Rural pipe water schemes, popularly known as small town water schemes, are associated with a wide range of capital expenditure and a limited understanding of what could be the key cost drivers of these systems.
Published on: 28/02/2013
This briefing note, No. 11, focuses on identifying some of the major cost drivers of capital expenditure using 39 small towns pipe water schemes in Ghana. This series provide insight for better planning and predicting the cost of technology options, which is useful for planning.
Ghana’s National Community Water and Sanitation Programme (NCWSP), launched in 1994 has contributed to achieving the water target of the Millennium Development Goals (MDGs). The NCWSP has two main approaches for rural water service delivery, which are water point systems (i.e. boreholes fitted with hand pumps), and pipe water schemes. Pipe water schemes are used to accelerate rural water coverage for populations ranging from 2,000 to 50,000 inhabitants as a single village or multi village scheme. Single village piped scheme become more economical when population is greater than 2,000. The multi village piped water schemes are useful for clusters of communities or villages and towns (also peri-urban) when there is difficulty getting in a good and reliable water sources due to hydrogeological conditions.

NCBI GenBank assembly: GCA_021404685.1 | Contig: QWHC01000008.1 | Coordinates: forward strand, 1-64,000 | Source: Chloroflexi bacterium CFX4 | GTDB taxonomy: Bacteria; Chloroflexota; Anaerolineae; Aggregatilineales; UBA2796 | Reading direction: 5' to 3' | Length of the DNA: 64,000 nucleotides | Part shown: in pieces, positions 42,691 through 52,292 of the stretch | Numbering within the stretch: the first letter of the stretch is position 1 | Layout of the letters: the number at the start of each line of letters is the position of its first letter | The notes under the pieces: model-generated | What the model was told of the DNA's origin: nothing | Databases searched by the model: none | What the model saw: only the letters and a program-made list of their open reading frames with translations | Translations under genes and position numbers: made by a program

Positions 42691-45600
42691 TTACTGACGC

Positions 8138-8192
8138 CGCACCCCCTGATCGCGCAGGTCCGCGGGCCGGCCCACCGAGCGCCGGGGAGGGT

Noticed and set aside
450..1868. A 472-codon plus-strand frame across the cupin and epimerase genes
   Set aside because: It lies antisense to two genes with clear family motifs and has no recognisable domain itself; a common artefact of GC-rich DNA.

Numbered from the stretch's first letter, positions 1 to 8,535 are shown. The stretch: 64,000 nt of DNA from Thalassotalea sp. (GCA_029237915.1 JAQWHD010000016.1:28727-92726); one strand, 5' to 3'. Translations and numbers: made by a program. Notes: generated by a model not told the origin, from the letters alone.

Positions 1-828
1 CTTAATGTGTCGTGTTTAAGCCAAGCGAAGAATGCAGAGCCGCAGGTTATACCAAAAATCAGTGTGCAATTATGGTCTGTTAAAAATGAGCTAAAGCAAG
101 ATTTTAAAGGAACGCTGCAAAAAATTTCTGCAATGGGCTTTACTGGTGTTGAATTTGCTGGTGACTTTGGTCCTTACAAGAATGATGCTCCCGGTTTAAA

DCO-IRC Ghana, March 28, 2013.
Please see the link below to download the briefing note.